About This Chapter
Who's it for?
Anyone who needs help understanding AP English literature material will benefit from taking this course. You will be able to grasp the subject matter faster, retain critical knowledge longer and earn better grades. You're in the right place if you:
- Have fallen behind in understanding the Romantic period or working with contemporary American literature.
- Need an efficient way to learn about American literary periods and movements.
- Learn best with engaging auditory and visual tools.
- Struggle with learning disabilities or learning differences, including autism and ADHD.
- Experience difficulty understanding your teachers.
- Missed class time and need to catch up.
- Can't access extra English learning resources at school.
How it works:
- Start at the beginning, or identify the topics that you need help with.
- Watch and learn from fun videos, reviewing as needed.
- Refer to the video transcripts to reinforce your learning.
- Test your understanding of each lesson with short quizzes.
- Submit questions to one of our instructors for personalized support if you need extra help.
- Verify you're ready by completing the American Literary Periods and Movements chapter exam.
Why it works:
- Study Efficiently: Skip what you know, review what you don't.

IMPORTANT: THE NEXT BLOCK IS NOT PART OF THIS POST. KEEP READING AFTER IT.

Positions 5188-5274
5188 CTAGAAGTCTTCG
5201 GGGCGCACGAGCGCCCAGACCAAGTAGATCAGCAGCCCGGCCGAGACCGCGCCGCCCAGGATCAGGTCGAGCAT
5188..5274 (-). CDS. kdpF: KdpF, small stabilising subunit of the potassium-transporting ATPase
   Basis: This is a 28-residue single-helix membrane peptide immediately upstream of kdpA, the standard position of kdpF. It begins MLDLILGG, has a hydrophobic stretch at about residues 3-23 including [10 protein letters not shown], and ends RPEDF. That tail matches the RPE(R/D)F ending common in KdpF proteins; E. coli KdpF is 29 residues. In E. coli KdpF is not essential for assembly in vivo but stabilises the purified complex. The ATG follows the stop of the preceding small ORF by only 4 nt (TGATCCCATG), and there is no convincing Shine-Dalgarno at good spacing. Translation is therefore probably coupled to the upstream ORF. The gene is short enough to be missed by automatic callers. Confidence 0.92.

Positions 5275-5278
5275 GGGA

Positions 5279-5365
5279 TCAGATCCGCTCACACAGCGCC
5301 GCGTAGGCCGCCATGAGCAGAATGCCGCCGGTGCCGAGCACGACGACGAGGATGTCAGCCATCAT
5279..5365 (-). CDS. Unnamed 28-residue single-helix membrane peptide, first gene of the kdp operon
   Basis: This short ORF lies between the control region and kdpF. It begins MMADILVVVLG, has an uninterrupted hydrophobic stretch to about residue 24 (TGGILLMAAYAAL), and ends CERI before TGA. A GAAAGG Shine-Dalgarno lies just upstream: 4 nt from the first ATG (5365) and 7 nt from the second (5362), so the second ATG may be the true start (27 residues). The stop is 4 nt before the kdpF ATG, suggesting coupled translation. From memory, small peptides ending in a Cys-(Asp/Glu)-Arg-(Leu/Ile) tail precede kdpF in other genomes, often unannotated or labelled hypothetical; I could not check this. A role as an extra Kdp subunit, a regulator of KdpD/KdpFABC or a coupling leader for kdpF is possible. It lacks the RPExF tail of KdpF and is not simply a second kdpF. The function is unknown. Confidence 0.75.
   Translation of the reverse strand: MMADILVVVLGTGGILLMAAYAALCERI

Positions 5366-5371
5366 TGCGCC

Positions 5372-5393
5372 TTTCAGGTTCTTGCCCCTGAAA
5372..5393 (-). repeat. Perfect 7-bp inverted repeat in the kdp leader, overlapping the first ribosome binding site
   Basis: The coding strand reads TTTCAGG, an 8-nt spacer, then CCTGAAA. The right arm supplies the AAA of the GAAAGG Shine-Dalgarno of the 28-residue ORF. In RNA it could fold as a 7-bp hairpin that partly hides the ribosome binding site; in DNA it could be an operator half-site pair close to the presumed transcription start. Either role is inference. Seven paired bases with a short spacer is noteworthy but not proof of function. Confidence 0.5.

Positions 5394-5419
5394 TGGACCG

- Retain What You Learn: Engaging animations and real-life examples make topics easy to grasp.
- Be Ready on Test Day: Use the American Literary Periods and Movements chapter exam to be prepared.
- Get Extra Support: Ask our subject-matter experts any relevant question. They're here to help!
- Study With Flexibility: Watch videos on any web-ready device.
Students will review:
In this chapter, you'll learn the answers to questions including:
- What was unique to Native American and colonial literature during the 17th and 18th centuries?
- How did imagination, individualism and intuition characterize the Romantic period?
- What is transcendentalism, and how did it impact 19th-century American literature?
- How did romanticism give birth to literary realism?
- How did literary literary naturalists write about humans and nature?
- What authors and themes were associated with the Harlem Renaissance?
- How did American culture and history impact contemporary American literature?
1. Native American and Colonial Literature
What types of writing were popular during the early days of the United States? In this lesson, we'll look at three major categories of 17th and 18th century American writing in more detail: Native American oral stories, Puritan writing, and early American political writing.
2. The Romantic Period in American Literature and Art
This video introduces American Romanticism, a movement where literature focused on intuition, imagination and individualism. Authors such as Washington Irving, James Fenimore Cooper and Henry Wadsworth Longfellow contributed to what became known as the American identity, as the new country did its best to distance itself from European tradition.
3. The Dark Romantics in American Literature